- Use the Master’s Project Initial Plan and Final Product Report form to develop your plan.
- Determine when to share a draft of the plan with the other member(s) of the committee. Committee members do not expect to get materials from the student unless the chair agrees that this should occur. Notify committee members (other than the Chair) that they are to expect something from you about two weeks prior to its arrival so that they can plan for it in their workload. Expect a one week turn-around time. Committee members send their responses directly to your chair, who will arrange for an appointment with you to go over the comments. In the event of disagreement by committee members, the members themselves work this out and the chair has binding decision power.
- When the project plan is approved, it is signed on the form by all committee members. A signed copy is placed in the School of Nursing file in Student and Academic Services (SAS).
- The committee chair and student must sign the Use of Human and Animal Subjects for Theses and Dissertations form. Submit the completed form to Student and Academic Services.
- Complete planned course work and activities. Work primarily with your supervisory committee chair, and with the entire committee if appropriate.
- Complete final quarter requirements, including applying for your degree. An application for degree (warrant) is required for your final examination.
- Take the Final Examination. The Final Examination is the presentation of the project. Arrange your final examination with your committee during the quarter in which you expect to complete your project. The final examination must be written and oral. The student must pass the final examination. All members of the Supervisory Committee participate. Those in attendance will question the student, and the examination will last approximately one hour. When the final examination has been concluded, all members of the supervisory committee sign:
- Application for Degree (warrant),
- Verification of Degree form, and
- Master’s Project Initial Plan and Final Product Report form. The supervisory chair completes and submits the MN or MS Program Evaluation: Scholarly Inquiry Scale online.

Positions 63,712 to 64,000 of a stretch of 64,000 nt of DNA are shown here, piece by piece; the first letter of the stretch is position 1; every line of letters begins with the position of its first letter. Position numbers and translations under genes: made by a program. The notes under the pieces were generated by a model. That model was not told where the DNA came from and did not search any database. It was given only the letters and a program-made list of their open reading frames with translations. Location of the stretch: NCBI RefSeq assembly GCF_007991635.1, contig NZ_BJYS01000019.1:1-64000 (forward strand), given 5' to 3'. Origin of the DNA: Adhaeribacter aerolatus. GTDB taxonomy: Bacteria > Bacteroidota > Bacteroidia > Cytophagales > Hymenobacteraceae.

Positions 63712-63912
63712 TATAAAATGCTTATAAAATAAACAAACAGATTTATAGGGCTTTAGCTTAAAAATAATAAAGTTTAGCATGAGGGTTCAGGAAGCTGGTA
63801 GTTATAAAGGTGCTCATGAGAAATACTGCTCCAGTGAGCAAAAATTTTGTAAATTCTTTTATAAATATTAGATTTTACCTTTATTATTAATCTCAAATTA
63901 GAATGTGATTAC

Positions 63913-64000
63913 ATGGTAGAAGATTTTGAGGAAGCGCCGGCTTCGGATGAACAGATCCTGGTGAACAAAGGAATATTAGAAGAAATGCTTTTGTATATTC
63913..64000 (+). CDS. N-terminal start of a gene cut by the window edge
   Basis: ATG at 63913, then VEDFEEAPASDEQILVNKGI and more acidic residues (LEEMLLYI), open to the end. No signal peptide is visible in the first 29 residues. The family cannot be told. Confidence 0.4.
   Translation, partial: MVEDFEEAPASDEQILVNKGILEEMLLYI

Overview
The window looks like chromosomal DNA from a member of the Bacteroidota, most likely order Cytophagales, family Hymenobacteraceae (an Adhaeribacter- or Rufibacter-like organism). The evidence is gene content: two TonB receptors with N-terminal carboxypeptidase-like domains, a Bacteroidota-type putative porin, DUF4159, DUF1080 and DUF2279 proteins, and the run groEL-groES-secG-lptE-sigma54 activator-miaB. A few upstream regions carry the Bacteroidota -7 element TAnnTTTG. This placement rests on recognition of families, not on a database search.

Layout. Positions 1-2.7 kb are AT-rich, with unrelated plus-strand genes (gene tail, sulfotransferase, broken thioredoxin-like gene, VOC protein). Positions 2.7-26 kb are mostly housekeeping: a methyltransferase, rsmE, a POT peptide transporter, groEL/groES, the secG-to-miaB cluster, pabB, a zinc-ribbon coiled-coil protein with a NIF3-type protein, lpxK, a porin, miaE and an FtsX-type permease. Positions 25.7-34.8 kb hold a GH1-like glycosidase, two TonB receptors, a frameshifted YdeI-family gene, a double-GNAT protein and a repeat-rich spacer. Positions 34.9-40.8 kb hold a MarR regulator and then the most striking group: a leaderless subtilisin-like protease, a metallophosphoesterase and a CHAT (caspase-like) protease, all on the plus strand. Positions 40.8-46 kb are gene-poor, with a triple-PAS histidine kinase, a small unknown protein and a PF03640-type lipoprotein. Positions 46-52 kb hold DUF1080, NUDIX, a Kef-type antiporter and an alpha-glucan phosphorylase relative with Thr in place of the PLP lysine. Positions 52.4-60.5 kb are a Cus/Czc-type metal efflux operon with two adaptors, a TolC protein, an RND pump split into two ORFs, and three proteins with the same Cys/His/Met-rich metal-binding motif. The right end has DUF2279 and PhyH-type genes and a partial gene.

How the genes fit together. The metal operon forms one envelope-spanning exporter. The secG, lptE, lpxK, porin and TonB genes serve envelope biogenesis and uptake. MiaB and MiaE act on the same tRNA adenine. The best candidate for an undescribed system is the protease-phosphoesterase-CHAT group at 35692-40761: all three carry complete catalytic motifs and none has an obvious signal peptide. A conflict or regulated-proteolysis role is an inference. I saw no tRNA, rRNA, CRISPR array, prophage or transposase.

- Return the following items to Student and Academic Services:
- Signed Application for Degree (SAS will send it to the UW Graduate School)
- Signed Verification of Degree form;
- Abstract of the project; and
- Completed and signed Master’s Project Initial Plan and Final Product Report.
Doctor of Nursing Practice: Final Project
Practice doctorate projects are systematic investigations of questions about practice and therapeutics that evaluate and/or translate all forms of evidence into practice. Each student collaborates with an agency to address a real-world clinical problem or health issue. Most often, a student will be engaged in only one phase or aspect of translating evidence into practice.
Examples of final projects include, but are not limited to:
- Appraising evidence and making recommendations of adapting clinical guidelines to the unique population or characteristics of a specific clinic or community
- Disseminating the latest evidence by training staff/community members
- Completion of a needs assessment
- Implementing changes in practice/organizational workflow or policies
- Evaluating the impact of a change in practice or new protocol
- Program development or evaluation
- Policy development or evaluation
Every DNP student is required to complete a final project.
The DNP Project requires 6 credits of NMETH 801: Practice Doctorate Project and 9 credits of NCLIN 801 Practice Doctorate Clinical Immersion (total 15 credits). You complete 3 credits of NMETH 801 each in autumn and winter quarters and NCLIN 801 in winter quarter only.
Doctor of Philosophy in Nursing Science: Dissertation